A GAY Sikh man was forced to dress as a woman on his wedding day because his in-laws didn't want guests to know he was a man. Roy Singh, from Manchester, had to wear high heels, a wig and make up when he wed his husband and had to change his name on the day to "Lucky". The year-old met his husband when he was just 18 and moved to London to live in his family home, The Mirror reports.
Those words were casually tossed at me by a pretty girl I was trying — and failing — to flirt with at a college party. I looked down at my outfit: a floral backless dress, red high heels, and my long brown hair worn down. My journey to my bisexual identity was a quiet one, filled with introspection and fanfiction.
First I came out to myself, then to my friends. I have, however, decided not to let fear rule my life — although not coming out to your homophobic family is just as valid. She wanted to be a police officer, and all the men felt intimidated by her.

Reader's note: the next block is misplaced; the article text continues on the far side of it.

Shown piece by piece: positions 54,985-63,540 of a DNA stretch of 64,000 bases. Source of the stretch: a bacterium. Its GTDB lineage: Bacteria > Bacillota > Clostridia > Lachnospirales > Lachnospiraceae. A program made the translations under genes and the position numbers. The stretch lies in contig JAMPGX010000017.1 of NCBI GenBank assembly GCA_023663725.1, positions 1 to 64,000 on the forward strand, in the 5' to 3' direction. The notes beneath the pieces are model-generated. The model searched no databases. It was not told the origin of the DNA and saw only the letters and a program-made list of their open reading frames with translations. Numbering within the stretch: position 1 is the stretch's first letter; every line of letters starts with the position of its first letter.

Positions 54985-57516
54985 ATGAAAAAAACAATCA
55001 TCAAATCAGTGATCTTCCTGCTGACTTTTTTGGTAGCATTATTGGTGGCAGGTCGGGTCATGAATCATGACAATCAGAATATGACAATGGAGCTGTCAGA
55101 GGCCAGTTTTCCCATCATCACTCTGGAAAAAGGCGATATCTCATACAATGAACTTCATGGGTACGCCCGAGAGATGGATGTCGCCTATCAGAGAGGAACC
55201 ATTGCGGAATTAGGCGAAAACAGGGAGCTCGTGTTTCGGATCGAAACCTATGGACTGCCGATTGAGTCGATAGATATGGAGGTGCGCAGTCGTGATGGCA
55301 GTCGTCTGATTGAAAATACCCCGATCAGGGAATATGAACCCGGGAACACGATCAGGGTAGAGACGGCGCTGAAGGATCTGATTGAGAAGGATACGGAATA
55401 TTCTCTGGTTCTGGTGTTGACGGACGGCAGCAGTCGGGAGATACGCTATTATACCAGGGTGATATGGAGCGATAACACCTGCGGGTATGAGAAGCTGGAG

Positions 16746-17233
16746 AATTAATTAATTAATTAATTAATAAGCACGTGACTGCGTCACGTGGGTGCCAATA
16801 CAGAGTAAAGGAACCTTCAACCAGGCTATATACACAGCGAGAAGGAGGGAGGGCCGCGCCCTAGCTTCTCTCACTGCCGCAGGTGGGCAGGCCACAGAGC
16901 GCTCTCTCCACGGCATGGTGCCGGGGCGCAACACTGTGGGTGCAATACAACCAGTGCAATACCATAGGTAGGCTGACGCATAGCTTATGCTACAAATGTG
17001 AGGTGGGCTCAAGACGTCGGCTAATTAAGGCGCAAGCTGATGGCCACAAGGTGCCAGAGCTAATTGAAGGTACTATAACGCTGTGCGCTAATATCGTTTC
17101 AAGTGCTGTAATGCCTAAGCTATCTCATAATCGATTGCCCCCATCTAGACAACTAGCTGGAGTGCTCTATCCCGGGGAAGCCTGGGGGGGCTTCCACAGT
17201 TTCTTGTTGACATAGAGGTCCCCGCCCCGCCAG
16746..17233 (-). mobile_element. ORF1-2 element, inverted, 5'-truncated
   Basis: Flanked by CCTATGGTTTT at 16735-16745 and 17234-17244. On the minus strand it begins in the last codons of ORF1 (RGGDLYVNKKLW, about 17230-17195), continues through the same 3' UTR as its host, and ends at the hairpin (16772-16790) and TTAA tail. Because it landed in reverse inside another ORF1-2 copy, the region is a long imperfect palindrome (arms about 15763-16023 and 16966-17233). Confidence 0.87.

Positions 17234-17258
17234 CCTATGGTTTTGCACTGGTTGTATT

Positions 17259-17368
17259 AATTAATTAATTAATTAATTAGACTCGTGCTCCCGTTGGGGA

R egulating how women dress, both in and out of the workplace, is nothing new. The strict — and mandatory — codes were designed to remind women of their place in Greek society. In the ensuing millennia, not much has changed.
Roy was so lovestruck he accepted the conditions and moved into their house in London. Later he made a move and we kissed. The pair started dating in secret as Roy was afraid his own Sikh family would disown him if they found out.
Are you curious why Brad Pitt, to promote his new film, dyed his crew cut so blond that even his hairdresser is scratching his head? Well, how about that guy you see in the locker room, changing out of his Prada lace-ups, Hugo Boss flat-front pants and Paul Smith dress shirt and cuff links into a muscle T-shirt and Adidas soccer shorts. Does he wear that wedding ring because he was married in New York -- or in Massachusetts? Or those two something guys walking in the park in pastel oxford-cloth shirts and khakis, collars turned up and cuffs rolled, one of them pushing a stroller?
Roy Singh, 29, claimed his mother and father in-law struggled to accept that their son was gay and would only allow him to marry if Roy wore a wig and heels. He was so in love with his then boyfriend — who he met when he was just 18 — that he agreed to his in-laws demands and moved down to London to live with them. But that quickly changed when his future mother-in-law got in touch for the first time and they arranged to meet.